ECDC publishes data on hepatitis B and C surveillance and prevention in Europe
ECDC releases today two new reports on hepatitis B and C entitled ‘Surveillance and prevention of hepatitis B and C in Europe’ and ‘Hepatitis B and C in the EU neighbourhood: prevalence, burden of disease and screening policies’.
ECDC releases today two new reports on hepatitis B and C entitled ‘Surveillance and prevention of hepatitis B and C in Europe’ and ‘Hepatitis B and C in the EU neighbourhood: prevalence, burden of disease and screening policies’. Hepatitis surveillance is implemented in all Member States but varies considerably across countries. Universal vaccination programmes for HBV are implemented in 22 countries and seven countries have established targeted vaccination programmes.
The majority of the countries have implemented screenings for HBV in pregnant women; only four countries do not have such a programme. Half of the countries conduct screening programmes for hepatitis C, primarily for injecting drug users and prison inmates. Prevalence data on HBV and HCV remain scarce in many countries, both for the general population and groups-at-risk.The release of the reports coincides with a summit conference on hepatitis B and C, which will take place from 14 to 15 October in Brussels, Belgium.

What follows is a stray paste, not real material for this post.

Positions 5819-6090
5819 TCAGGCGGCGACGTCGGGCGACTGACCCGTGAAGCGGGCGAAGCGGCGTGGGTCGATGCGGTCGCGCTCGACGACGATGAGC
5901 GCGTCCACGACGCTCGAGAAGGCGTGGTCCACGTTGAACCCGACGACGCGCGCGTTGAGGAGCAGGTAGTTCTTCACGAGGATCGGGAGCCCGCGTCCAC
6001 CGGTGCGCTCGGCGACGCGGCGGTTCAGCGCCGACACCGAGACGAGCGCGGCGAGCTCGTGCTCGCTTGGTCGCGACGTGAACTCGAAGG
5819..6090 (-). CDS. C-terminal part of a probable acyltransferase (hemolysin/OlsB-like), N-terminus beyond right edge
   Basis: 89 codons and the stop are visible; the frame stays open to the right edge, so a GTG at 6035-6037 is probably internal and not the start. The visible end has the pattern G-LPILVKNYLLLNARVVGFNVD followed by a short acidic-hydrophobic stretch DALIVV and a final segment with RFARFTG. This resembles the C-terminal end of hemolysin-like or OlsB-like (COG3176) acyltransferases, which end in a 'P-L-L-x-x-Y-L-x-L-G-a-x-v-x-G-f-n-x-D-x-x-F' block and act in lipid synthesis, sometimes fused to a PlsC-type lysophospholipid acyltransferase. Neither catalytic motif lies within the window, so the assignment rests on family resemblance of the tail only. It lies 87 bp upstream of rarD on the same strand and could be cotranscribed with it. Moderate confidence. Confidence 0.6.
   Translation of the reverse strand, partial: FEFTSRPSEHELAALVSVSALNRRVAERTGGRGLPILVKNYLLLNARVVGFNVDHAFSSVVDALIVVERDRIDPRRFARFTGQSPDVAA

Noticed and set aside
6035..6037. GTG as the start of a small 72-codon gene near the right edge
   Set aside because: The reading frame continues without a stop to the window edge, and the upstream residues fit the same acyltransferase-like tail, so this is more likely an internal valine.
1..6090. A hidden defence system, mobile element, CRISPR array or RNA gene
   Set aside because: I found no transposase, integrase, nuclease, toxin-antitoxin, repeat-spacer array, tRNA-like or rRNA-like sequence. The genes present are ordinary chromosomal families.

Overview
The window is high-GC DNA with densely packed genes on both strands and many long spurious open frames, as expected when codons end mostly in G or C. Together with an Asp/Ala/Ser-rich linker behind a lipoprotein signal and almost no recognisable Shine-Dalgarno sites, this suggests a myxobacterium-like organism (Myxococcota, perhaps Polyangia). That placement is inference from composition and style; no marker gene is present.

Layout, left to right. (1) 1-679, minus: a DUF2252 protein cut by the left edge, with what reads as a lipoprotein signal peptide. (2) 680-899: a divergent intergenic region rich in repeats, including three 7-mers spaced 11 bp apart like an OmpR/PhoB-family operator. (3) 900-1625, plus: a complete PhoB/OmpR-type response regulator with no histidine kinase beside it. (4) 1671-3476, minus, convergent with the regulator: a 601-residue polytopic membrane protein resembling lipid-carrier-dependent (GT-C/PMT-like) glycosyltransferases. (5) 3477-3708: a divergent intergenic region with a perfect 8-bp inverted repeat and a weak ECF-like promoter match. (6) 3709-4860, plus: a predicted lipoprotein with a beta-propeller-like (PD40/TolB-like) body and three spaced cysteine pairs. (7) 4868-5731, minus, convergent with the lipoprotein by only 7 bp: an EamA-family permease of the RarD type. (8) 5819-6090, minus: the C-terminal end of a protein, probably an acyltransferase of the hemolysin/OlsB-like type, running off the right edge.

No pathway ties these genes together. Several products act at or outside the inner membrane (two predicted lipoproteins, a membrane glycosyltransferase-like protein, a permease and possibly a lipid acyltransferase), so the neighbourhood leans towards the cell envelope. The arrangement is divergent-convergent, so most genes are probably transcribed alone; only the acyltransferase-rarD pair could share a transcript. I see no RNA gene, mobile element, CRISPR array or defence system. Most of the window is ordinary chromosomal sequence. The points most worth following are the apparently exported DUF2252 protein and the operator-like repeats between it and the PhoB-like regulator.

The conference will bring together major stakeholders to analyse new and existing information and enable European policy makers and other stakeholders to formulate public policies in response to the epidemic of viral hepatitis in Europe.
Epidemiological update: Measles - monitoring European outbreaks, 18 August 2017
Romania and Italy have been experiencing large outbreaks of measles in 2017. Cases continue to be reported despite ongoing reinforced vaccination activities at the national level. All EU/EEA countries have reported measles cases this year, except for Latvia, Liechtenstein, Malta and Norway.Read more
Expert panel reviews neuraminidase inhibitors for the prevention and treatment of influenza
An ECDC expert opinion concludes that there is clear evidence supporting the use of neuraminidase inhibitors in the treatment and prevention of influenza. Moreover, the current recommendations in European countries on the use of the neuraminidase inhibitors oseltamivir and zanamivir are appropriate and should be applied by prescribing physicians.Read more